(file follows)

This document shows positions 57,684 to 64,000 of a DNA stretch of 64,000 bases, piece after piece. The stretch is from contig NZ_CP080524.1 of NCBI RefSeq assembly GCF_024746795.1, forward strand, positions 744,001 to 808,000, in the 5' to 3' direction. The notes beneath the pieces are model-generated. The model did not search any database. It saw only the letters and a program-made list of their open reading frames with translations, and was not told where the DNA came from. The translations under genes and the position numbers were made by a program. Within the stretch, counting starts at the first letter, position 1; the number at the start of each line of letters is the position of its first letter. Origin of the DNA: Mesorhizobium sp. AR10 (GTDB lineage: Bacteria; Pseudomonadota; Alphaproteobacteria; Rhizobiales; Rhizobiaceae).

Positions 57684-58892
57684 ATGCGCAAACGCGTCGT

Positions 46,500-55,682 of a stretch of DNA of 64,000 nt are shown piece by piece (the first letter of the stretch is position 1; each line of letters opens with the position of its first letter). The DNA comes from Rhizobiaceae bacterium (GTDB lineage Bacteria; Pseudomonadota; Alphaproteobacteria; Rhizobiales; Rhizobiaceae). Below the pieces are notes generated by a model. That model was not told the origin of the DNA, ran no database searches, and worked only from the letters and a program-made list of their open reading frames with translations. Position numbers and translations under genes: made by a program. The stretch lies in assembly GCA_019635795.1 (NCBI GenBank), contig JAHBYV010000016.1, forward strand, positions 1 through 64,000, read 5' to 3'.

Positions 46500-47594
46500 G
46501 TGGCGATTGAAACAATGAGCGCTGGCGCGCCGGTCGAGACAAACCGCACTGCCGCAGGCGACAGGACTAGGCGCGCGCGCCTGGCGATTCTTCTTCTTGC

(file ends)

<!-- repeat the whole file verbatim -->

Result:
This document shows positions 57,684 to 64,000 of a DNA stretch of 64,000 bases, piece after piece. The stretch is from contig NZ_CP080524.1 of NCBI RefSeq assembly GCF_024746795.1, forward strand, positions 744,001 to 808,000, in the 5' to 3' direction. The notes beneath the pieces are model-generated. The model did not search any database. It saw only the letters and a program-made list of their open reading frames with translations, and was not told where the DNA came from. The translations under genes and the position numbers were made by a program. Within the stretch, counting starts at the first letter, position 1; the number at the start of each line of letters is the position of its first letter. Origin of the DNA: Mesorhizobium sp. AR10 (GTDB lineage: Bacteria; Pseudomonadota; Alphaproteobacteria; Rhizobiales; Rhizobiaceae).

Positions 57684-58892
57684 ATGCGCAAACGCGTCGT

Positions 46,500-55,682 of a stretch of DNA of 64,000 nt are shown piece by piece (the first letter of the stretch is position 1; each line of letters opens with the position of its first letter). The DNA comes from Rhizobiaceae bacterium (GTDB lineage Bacteria; Pseudomonadota; Alphaproteobacteria; Rhizobiales; Rhizobiaceae). Below the pieces are notes generated by a model. That model was not told the origin of the DNA, ran no database searches, and worked only from the letters and a program-made list of their open reading frames with translations. Position numbers and translations under genes: made by a program. The stretch lies in assembly GCA_019635795.1 (NCBI GenBank), contig JAHBYV010000016.1, forward strand, positions 1 through 64,000, read 5' to 3'.

Positions 46500-47594
46500 G
46501 TGGCGATTGAAACAATGAGCGCTGGCGCGCCGGTCGAGACAAACCGCACTGCCGCAGGCGACAGGACTAGGCGCGCGCGCCTGGCGATTCTTCTTCTTGC